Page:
children with inadequate language, assess the extent of the delay and how to help them. What Teachers say Limited SEN components, including SLCN, in initial training Dockrell & Lindsay (2001) 90% of KS1 teachers no input about SLI or normal language development on initial training course, Sadler
(2005) 88% of KS1 teachers related their knowledge/confidence about working with children with SLI as limited or very limited Sadler (2005) Discussion in pairs / trios What training do classroom teachers in Denmark have to help them to identify and support children with SLI? What specialist training is available for teachers? In UK one of the three post-graduate courses closed in September 2013. There are problems
recruiting suitably qualified teachers to manage resourced provisions. Inclusion Development Programme: Schools Audit : Handout Support for children with SLI Identify those at risk The informal markers Observational checklists Screening for all? : Language Link Screening for those at risk?
British Picture Vocabulary Scale: receptive-vocabulary Bracken Test of Basic Concepts : receptive-concepts Narrative Assessment : expressive grammar + narrative skill. Squirrel story, Peter and the Cat Create a Communication Friendly Environment A whole school audit for a communication friendly environment Worcestershire Speech, Language and Communication Pathway www.worcestershire.gov.uk/slcnpathway
Specific focus on aspects of the physical and learning environment - visual support systems in place - adult language and communication - the physical environment, including acoustic - support for understanding instructions and verbal explanations - teaching of vocabulary Sample sheets from Warwickshire Local Authority Better Communication Research Programme 2012 Communication Supporting Observation Tool designed to profile the oral language environment of the classroom
Language learning environment Language learning opportunities Language learning interactions Available to download from The Communication Trust. For further information: http://www2.warwick.ac.uk/fac/soc/cedar/better/ Discussion in pairs/trios: What assessments are available in Denmark? Adult use of language in the classroom ..or Listening to someone speaking in a language that is not your first language Discuss in pairs/trios:
What makes understanding hard? What supports understanding? How do you feel when you struggle to understand? Support for understanding Attention first Simplify vocabulary, grammar Keep sentences short, simple (10 word rule) Allow processing time Repeat key information: get repeat back Use the childs interests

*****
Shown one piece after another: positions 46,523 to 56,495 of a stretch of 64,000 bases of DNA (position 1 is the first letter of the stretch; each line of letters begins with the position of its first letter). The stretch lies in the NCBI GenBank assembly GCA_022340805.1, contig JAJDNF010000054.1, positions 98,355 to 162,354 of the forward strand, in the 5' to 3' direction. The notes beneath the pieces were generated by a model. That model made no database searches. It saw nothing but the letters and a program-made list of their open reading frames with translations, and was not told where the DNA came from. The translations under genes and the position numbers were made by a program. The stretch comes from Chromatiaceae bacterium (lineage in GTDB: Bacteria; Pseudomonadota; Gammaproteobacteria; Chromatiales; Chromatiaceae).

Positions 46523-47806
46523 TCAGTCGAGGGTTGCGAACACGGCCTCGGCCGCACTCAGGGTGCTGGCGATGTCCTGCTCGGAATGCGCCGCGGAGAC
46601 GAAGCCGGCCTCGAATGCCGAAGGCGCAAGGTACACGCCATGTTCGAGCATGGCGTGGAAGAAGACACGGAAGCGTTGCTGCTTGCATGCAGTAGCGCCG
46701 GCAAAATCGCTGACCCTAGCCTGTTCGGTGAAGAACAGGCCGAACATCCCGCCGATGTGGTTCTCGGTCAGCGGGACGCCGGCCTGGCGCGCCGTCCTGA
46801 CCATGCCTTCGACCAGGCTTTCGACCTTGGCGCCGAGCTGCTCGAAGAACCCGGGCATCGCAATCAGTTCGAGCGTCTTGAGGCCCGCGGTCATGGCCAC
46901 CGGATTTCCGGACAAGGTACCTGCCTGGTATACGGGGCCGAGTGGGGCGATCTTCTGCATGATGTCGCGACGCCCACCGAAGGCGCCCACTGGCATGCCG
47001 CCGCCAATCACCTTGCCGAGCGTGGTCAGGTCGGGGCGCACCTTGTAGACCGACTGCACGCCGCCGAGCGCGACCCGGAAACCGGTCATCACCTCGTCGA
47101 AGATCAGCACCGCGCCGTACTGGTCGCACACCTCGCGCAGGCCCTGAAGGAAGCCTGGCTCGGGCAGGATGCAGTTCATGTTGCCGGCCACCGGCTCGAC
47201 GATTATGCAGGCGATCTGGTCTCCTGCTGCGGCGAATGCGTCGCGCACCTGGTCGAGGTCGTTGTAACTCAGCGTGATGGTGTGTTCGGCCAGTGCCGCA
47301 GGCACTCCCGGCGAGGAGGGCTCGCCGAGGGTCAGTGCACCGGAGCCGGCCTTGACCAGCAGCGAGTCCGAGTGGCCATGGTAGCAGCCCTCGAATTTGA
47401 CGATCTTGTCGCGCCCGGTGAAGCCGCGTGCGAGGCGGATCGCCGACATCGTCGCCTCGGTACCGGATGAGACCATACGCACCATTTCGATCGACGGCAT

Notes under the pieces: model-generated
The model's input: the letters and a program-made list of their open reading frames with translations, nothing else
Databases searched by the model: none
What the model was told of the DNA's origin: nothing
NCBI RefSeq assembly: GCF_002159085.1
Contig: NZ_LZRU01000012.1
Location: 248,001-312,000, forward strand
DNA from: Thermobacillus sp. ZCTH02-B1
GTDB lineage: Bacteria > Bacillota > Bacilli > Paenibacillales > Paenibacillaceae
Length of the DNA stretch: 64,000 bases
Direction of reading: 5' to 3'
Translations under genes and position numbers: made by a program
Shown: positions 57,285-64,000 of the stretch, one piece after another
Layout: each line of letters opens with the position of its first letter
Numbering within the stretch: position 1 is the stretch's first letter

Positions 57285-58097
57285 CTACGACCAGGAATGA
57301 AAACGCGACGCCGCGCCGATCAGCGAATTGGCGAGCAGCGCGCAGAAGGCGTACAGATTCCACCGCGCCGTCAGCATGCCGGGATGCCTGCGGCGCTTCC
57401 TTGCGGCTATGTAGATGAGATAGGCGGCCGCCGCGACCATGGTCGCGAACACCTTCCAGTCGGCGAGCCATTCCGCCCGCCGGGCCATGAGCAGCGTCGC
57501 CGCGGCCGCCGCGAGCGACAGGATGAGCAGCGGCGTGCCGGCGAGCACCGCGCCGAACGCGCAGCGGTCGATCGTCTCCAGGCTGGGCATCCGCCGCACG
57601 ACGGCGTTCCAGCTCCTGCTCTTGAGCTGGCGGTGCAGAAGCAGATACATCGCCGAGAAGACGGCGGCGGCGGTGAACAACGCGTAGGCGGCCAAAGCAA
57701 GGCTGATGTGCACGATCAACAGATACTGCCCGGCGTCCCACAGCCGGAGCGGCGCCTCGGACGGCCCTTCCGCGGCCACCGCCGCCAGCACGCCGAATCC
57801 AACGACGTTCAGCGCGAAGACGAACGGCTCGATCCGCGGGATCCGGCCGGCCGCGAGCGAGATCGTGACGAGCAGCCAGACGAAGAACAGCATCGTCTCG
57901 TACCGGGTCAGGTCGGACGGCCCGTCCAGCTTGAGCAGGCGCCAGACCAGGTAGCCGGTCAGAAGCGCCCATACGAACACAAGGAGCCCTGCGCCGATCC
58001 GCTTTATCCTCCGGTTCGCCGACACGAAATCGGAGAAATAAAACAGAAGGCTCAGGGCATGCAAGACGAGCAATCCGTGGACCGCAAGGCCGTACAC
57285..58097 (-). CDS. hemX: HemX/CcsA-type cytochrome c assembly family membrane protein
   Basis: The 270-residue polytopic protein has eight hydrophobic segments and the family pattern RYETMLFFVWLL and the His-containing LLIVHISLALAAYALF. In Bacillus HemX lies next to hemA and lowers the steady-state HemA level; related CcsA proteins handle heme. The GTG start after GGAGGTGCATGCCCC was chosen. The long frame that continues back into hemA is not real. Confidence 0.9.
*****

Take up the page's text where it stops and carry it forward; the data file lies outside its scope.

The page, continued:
Visual support: gesture, signing, diagrams, pictures, watching how, experiential learning. What visual support do you use in Denmark? Keys to understanding: vocabulary In UK vocabulary at 5 years is a strong indicator of academic success and later life chances (Clegg et al 2009) Top 25 centile enter school with x of 7,100 words: learn 3 new words a day Lowest 25 centile enter school with x of 3,000
words learn 1 new word a day Do you have this gap in Denmark between the most and least advantaged children? Vocabulary children learn Vocabulary important for that child Understanding the language of the classroom Common use vocabulary, e.g. line up New technical words, e.g. sentence, periodic table New concept words, e.g. multiplication, digestive system Attach new meanings to familiar words, e.g. light/dark Flexibility how many meaning for the word bat Vocabulary for their reading
What vocabulary to teach? Word Aware Approach: Parsons 2012 Anchor Words Goldilocks Words Students have a thorough understanding. Able to use the word spontaneously. Not too easy, not too hard,
but just right. Likely to be encountered again. Average adult has a good level of knowledge of the word. These are BASIC words commonly used in spoken language. They are heard frequently, in numerous contexts. e.g. bed, happy, boy, burger, clock
They are not the most basic way to express an idea; they represent a more sophisticated vocabulary. e.g. Warm, darker, nearly, remarkable, mischievous, awe, light, insist, admire, compare, gentle, obstacle, sarcastic, meticulous Step On Words Average adult does not have much knowledge of the word.
Particularly topic specific. These words appear in more specialist situations and rarely in general use in everyday conversation. They tend to be limited to specific domains and subject areas, e.g. metamorphosis, symmetrical, peninsular, conceptual, archaeologist, alkaline. Activity in Pairs Think of a current topic in a class you know.
Try to complete the table for your topic: Weather Anchor Words Goldilocks Words Step-on Words Rain Hot Cold Snow Wind Clouds